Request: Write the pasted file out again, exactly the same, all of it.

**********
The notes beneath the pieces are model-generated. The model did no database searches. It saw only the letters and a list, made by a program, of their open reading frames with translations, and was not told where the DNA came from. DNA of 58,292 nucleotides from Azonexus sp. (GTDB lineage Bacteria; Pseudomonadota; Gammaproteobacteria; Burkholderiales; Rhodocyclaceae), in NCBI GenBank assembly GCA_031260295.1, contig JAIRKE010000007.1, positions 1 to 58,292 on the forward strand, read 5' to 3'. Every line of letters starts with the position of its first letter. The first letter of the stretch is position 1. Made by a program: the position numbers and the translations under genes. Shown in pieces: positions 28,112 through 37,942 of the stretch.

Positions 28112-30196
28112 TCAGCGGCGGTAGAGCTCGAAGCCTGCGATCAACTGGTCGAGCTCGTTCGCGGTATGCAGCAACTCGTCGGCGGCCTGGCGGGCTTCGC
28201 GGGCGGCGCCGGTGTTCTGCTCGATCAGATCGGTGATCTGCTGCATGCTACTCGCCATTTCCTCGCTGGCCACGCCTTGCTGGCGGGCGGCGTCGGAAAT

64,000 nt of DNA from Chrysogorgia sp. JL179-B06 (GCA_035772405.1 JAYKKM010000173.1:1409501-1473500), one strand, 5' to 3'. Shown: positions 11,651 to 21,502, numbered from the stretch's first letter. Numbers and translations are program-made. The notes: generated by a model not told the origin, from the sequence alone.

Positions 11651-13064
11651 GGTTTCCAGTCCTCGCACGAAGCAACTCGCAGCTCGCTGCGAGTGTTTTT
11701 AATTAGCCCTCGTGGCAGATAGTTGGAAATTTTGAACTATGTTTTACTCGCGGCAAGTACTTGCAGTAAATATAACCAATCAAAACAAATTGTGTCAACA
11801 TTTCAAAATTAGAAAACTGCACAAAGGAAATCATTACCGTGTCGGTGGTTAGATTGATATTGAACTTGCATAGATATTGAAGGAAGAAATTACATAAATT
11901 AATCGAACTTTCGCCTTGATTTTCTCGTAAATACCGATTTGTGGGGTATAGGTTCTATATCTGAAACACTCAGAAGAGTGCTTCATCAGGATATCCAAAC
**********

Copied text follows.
The notes beneath the pieces are model-generated. The model did no database searches. It saw only the letters and a list, made by a program, of their open reading frames with translations, and was not told where the DNA came from. DNA of 58,292 nucleotides from Azonexus sp. (GTDB lineage Bacteria; Pseudomonadota; Gammaproteobacteria; Burkholderiales; Rhodocyclaceae), in NCBI GenBank assembly GCA_031260295.1, contig JAIRKE010000007.1, positions 1 to 58,292 on the forward strand, read 5' to 3'. Every line of letters starts with the position of its first letter. The first letter of the stretch is position 1. Made by a program: the position numbers and the translations under genes. Shown in pieces: positions 28,112 through 37,942 of the stretch.

Positions 28112-30196
28112 TCAGCGGCGGTAGAGCTCGAAGCCTGCGATCAACTGGTCGAGCTCGTTCGCGGTATGCAGCAACTCGTCGGCGGCCTGGCGGGCTTCGC
28201 GGGCGGCGCCGGTGTTCTGCTCGATCAGATCGGTGATCTGCTGCATGCTACTCGCCATTTCCTCGCTGGCCACGCCTTGCTGGCGGGCGGCGTCGGAAAT

64,000 nt of DNA from Chrysogorgia sp. JL179-B06 (GCA_035772405.1 JAYKKM010000173.1:1409501-1473500), one strand, 5' to 3'. Shown: positions 11,651 to 21,502, numbered from the stretch's first letter. Numbers and translations are program-made. The notes: generated by a model not told the origin, from the sequence alone.

Positions 11651-13064
11651 GGTTTCCAGTCCTCGCACGAAGCAACTCGCAGCTCGCTGCGAGTGTTTTT
11701 AATTAGCCCTCGTGGCAGATAGTTGGAAATTTTGAACTATGTTTTACTCGCGGCAAGTACTTGCAGTAAATATAACCAATCAAAACAAATTGTGTCAACA
11801 TTTCAAAATTAGAAAACTGCACAAAGGAAATCATTACCGTGTCGGTGGTTAGATTGATATTGAACTTGCATAGATATTGAAGGAAGAAATTACATAAATT
11901 AATCGAACTTTCGCCTTGATTTTCTCGTAAATACCGATTTGTGGGGTATAGGTTCTATATCTGAAACACTCAGAAGAGTGCTTCATCAGGATATCCAAAC